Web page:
Study: The Perils of a Heavy Bottled-Water Habit

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Americans quaff nearly 10 billion gallons of bottled water each year, in large part because they assume, wrongly, that it’s healthier and safer than tap water. Somewhat surprisingly, the data has suggested, underserved black and Latino families tend to spend more money than whites do on bottled water, and provide it exclusively for their kids.

While previous research has shown that minorities use bottled water more often than whites, the question has always been, why? A new study in the Archives of Pediatric Adolescent Medicine aimed to find out, by surveying 632 parents, 32% of whom were Latino, 33% African American, and 35% white.

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The study’s authors, from the department of pediatrics at the Medical College of Wisconsin, report that African American and Latino parents were three times more likely to give their children bottled water exclusively, compared with white parents. When questioned about their habits, minority parents reported that that they thought bottled water was cleaner, safer, healthier, more convenient and better tasting than tap.

In fact, the study author’s note, bottled water may be prone to bacterial contamination. A National Resources Defense Council investigation found that 17% of bottled waters had bacterial loads that were considered unsafe; 22% were tainted with enough chemicals, including arsenic, that they wouldn’t pass the strictest state standards.

What’s more, data have associated bottled water with diarrheal illness in kids: a 2010 study found that 45% of children who sought treatment for severe diarrhea drank only bottled water. And kids who use bottled water exclusively in place of tap may not get enough exposure to fluoride, which can affect their oral health. (It’s worth noting, too, that about one-quarter of all bottled waters are actually just tap water, repackaged — regardless of the pure mountain spring on the label.)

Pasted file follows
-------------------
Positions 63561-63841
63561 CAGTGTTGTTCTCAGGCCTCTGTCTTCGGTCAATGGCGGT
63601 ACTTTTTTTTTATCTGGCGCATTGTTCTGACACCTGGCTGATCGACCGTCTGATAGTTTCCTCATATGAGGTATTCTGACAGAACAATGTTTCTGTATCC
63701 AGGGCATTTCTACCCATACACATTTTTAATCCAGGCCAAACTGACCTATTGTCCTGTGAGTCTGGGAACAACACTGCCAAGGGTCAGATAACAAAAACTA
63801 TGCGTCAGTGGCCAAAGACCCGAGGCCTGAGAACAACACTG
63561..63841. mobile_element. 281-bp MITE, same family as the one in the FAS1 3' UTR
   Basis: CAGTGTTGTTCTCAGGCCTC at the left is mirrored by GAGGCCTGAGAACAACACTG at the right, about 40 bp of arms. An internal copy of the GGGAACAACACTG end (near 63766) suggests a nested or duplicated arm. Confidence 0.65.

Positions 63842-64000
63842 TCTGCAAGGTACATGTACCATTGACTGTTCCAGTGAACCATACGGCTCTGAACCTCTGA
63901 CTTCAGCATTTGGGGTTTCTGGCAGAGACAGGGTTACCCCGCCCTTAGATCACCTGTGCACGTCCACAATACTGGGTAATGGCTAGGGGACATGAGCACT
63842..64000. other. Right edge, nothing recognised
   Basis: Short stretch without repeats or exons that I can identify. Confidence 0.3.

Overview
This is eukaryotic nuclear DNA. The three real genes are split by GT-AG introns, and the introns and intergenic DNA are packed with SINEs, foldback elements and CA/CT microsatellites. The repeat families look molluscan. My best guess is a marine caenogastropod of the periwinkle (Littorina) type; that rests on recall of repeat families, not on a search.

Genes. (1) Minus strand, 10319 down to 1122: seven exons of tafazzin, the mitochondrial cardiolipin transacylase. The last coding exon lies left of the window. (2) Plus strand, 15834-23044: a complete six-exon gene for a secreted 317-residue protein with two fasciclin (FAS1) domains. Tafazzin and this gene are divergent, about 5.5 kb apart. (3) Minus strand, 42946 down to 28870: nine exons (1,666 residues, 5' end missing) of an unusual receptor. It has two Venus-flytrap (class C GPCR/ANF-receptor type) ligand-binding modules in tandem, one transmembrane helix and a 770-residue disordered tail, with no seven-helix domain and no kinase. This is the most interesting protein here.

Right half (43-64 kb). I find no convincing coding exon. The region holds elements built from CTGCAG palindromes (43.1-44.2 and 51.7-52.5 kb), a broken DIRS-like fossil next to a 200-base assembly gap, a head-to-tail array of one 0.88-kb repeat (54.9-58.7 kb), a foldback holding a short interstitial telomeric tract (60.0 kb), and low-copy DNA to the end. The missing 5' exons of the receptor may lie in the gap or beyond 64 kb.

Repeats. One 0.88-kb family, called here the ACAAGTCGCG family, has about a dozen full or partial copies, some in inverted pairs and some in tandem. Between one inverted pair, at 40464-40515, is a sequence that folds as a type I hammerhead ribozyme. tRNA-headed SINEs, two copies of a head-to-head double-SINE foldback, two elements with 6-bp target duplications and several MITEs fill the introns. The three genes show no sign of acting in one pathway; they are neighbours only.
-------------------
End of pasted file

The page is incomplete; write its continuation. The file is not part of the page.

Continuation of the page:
Overall, bottled water use was high, the current survey found, with 45% of parents saying their kids drank primarily or exclusively from bottled sources (broken down by ethnicity, more than 20% of Latino and black parents used only bottled water, compared with 10% of white parents). Factors like household income or previous residence outside the U.S. — where in many places bottled water may actually be healthier and cleaner than municipal sources — weren’t associated with bottled water consumption.

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Indeed researchers found that families with lower incomes were more likely to buy bottled water: white families reported spending an average 0.4% (or about $12 a month) of their household income on bottled water, while African American and Latino families spent an average 1% (or $20 a month) of their incomes. Further, 12% of African American respondents and 14% of Latino respondents reported having to sacrifice other goods in order to afford their bottled water habit.

“The disproportionate use of bottled water by poor and minority families may contribute to health disparities,” write the authors. “Despite these perceptions about the safety and health effect of bottled water, there is little if any objective evidence that in most circumstances there is any actual health benefit of bottled water over tap water in the United States.”

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Given the high cost and health consequences of consuming exclusively bottled water, the researchers hope their efforts will lead to public education campaigns about water from the tap: it’s free, it’s healthy and it usually even tastes good.

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